BCCI vis-à-vis Right to Information Act, 2005

  • The Law Commission of India (Chair: Justice B.S. Chauhan) submitted its report on April 18, 2018, examining whether the Board of Control for Cricket in India (BCCI) is covered under the Right to Information Act, 2005. The BCCI is a registered society.  It is the central governing body regulating cricket in India, including selecting the national team for international cricket tournaments.  The report follows the Supreme directive in July 2016 where the Court noted that the BCCI discharges public functions and asked the Commission to examine whether the BCCI would fall within the ambit of the Act. 
  • The report examined: (i) whether BCCI was a public authority falling under the Act, and (ii) whether high tax exemptions and provision of land at subsidised rates by the government, amounted to ‘indirect substantial financing’ by the government. The Commission concluded that BCCI exercised ‘state-like’ powers and that the Act should apply to BCCI.
  • ‘State-like’ nature of BCCI: The Commission noted that BCCI had a monopoly in regulating cricket.  Further, it wielded ‘state-like’ powers since it controlled policy formulation related to cricket in the country.  Therefore, it fell within the ambit of the Act.  The Commission further recommended that BCCI be viewed as a state agency.  As per the Constitution, a fundamental right can be enforced against a ‘state’ agency.  Treatment of BCCI as a state agency would allow for such rights to be enforced against it.
  • Human rights violation: The Commission noted that certain human rights violations have been identified in sporting events, (such as violence, discrimination, and human trafficking).  It noted that all bodies, including private bodies, are accountable for human right violations.  It recommended that BCCI, which performs public functions, should be held accountable under all circumstances for violation of basic human rights.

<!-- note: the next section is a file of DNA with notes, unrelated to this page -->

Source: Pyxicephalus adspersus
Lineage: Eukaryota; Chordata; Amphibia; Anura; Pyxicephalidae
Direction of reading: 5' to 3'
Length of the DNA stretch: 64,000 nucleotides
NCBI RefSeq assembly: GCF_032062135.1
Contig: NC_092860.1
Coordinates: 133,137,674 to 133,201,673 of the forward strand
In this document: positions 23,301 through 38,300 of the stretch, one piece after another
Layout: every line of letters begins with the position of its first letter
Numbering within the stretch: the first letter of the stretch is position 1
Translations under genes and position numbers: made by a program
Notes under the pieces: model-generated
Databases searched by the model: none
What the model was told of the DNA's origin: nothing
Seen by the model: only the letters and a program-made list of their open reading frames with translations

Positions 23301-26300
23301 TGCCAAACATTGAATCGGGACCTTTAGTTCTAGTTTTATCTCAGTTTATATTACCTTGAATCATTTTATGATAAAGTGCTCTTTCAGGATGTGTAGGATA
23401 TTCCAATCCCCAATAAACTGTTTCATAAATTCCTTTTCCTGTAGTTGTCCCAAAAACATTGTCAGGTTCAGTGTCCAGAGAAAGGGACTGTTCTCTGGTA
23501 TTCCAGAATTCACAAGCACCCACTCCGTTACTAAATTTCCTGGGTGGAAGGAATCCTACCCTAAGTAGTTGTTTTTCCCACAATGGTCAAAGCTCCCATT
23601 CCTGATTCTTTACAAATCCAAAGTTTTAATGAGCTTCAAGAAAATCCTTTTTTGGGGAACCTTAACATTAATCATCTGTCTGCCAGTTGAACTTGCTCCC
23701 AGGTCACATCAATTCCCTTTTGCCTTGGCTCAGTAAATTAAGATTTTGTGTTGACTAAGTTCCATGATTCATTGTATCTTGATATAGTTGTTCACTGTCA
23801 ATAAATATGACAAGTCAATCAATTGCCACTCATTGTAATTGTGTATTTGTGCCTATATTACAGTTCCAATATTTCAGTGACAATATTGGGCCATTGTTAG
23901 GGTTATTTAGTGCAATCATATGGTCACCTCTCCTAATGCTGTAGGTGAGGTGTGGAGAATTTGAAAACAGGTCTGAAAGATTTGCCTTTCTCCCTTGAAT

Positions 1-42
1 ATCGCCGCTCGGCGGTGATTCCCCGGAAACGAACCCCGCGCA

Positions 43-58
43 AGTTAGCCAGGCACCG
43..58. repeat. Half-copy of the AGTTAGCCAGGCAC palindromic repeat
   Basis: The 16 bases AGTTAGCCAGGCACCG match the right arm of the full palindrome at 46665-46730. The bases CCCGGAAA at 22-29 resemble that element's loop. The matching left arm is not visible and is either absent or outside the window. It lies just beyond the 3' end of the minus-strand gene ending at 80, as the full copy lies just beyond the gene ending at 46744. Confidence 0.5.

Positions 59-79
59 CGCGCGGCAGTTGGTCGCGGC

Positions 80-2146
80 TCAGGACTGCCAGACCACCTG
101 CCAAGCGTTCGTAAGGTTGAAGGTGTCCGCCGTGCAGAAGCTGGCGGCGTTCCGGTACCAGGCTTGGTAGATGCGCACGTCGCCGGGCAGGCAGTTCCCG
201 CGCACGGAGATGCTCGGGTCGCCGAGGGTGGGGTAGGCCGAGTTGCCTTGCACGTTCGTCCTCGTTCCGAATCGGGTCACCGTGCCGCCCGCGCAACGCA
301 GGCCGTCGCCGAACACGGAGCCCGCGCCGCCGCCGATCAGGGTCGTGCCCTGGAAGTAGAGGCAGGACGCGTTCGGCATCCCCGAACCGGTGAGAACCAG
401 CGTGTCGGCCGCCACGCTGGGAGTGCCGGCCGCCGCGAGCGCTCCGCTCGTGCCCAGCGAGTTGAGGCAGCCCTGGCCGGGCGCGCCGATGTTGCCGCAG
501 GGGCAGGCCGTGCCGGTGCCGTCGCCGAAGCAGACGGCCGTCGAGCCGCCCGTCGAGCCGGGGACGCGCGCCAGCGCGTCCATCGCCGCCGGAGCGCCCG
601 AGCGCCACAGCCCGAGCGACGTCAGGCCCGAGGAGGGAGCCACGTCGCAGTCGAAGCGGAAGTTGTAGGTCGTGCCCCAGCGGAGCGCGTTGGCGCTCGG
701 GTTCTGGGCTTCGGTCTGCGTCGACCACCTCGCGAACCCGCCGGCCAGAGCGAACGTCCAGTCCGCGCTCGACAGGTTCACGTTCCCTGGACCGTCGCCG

• Substantial government financing: Under the Act, a body owned, controlled, or substantially financed by the government is a public authority.  The Commission noted that BCCI does not receive any direct financing from the central government.  However, it noted that BCCI has received indirect assistance in the form of tax concessions (such as income tax and customs duty) and provision of land at heavily subsidised rates.  The Commission observed that the government foregoes a significant amount of money by providing these concessions to BCCI, and by allowing the body to use its infrastructure.  Therefore, BCCI receives substantial financing from the government. 
  • National Sports Federation: The Commission noted that the BCCI has not been designated as a National Sports Federation (NSF), but has been treated as one.  This is because its stated objects include: (i) controlling and improving the quality of cricket in India, (ii) laying down policies relating to cricket in India, and (iii) selecting teams to represent India internationally.  An NSF which receives funds of over ten lakh rupees from the government is covered under the RTI Act.  The Commission observed that the central government has already been regarding the BCCI as an NSF. 
  • Other bodies: The Commission recommended that the Act be made applicable to BCCI along with all of its constituent member cricketing associations (such as state boards) which discharge similar functions as the BCCI.


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